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Communicating Skin Care Benefits to Consumers

By: Katerina Steventon, PhD, and Steve Baron
Posted: August 26, 2013, from the September 2013 issue of GCI Magazine.

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KS: I also recommend promoting skin care as a life-long process. Skin care delivers benefits if viewed as an enjoyable journey to youthful appearance and skin health. It is important to focus on the quality of the experience, not the age-defying end results. Anti-aging skin care should address the onset of specific concerns in the consumer’s 40s or earlier. Improving consumer compliance can be achieved with attention to sensory benefits as well as packaging, formulation, texture and fragrance. Seeing ourselves look better helps us to feel better. Skin care has a role in building self-respect, self-esteem and personal stability.

SB: This idea supports my earlier comment that treating all anti-aging products as a single entity does not help the industry or the consumer. Most [product developers] have a clear view of the complexities of addressing skin through the ages, as well as the different ethnic, genetic and societal factors that influence attitudes of consumers to how they see their skin. What the cosmetic industry knows about aging skin and how to use this knowledge for today’s consumers may be different for future generations. The debate we’ve had here will continue.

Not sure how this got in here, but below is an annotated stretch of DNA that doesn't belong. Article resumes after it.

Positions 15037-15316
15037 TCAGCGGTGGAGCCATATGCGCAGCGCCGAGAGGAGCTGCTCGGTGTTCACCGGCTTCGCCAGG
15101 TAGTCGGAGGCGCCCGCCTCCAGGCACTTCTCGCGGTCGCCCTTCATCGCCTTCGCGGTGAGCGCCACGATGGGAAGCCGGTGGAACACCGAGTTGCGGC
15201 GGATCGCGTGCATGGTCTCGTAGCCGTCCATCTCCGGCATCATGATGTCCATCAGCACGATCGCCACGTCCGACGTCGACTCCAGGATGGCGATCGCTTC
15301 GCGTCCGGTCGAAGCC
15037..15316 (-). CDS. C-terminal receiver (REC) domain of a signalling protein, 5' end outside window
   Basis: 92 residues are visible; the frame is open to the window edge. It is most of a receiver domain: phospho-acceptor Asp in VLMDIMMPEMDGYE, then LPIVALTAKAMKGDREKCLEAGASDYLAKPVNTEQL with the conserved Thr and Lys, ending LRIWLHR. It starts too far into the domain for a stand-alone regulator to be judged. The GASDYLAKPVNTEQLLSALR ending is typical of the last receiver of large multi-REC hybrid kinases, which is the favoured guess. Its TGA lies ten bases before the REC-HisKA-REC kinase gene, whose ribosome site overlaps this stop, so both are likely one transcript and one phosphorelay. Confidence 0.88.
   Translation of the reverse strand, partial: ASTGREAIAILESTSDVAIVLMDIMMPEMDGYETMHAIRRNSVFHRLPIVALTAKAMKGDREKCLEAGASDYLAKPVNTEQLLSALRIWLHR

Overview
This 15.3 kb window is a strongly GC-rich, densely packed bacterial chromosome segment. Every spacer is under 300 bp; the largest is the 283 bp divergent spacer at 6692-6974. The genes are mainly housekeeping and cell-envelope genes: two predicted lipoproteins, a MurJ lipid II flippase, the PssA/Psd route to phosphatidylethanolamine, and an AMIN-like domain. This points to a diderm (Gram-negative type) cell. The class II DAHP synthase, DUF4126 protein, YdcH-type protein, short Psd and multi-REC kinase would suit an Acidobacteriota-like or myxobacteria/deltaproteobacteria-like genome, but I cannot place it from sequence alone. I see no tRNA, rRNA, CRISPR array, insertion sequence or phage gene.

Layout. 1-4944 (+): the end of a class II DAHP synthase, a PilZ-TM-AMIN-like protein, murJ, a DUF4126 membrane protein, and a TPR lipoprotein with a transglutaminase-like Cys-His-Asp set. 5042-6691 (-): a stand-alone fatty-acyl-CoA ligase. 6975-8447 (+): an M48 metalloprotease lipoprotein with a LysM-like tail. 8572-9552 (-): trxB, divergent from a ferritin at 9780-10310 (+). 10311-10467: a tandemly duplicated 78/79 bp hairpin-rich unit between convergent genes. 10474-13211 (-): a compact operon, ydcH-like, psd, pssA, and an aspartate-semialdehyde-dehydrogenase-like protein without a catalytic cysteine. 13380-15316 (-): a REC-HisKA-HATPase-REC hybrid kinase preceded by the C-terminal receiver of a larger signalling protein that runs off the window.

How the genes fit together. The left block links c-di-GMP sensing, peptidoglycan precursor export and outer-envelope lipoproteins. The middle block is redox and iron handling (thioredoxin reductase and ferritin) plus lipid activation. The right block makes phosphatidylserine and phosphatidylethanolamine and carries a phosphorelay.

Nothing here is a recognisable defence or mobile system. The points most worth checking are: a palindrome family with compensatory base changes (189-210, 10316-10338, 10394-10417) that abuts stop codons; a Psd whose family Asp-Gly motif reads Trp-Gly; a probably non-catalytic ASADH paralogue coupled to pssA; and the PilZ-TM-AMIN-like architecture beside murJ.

Katerina Steventon, PhD, of FaceWorkshops, is an independent consultant to the skin care industry and the general public. She holds a doctorate in transdermal absorption and has more than 20 years of experience in skin research at companies, including Shiseido, Juvena/LaPrairie, and Smith and Nephew Wound Management. Her consultancy provides objective recommendations to consumers on personalized skin care routines and facial treatments, and her column, “Consumer Perspective,” will provide readers with unique insight on this commercial/scientific interface. katerinasteventon@yahoo.co.uk.

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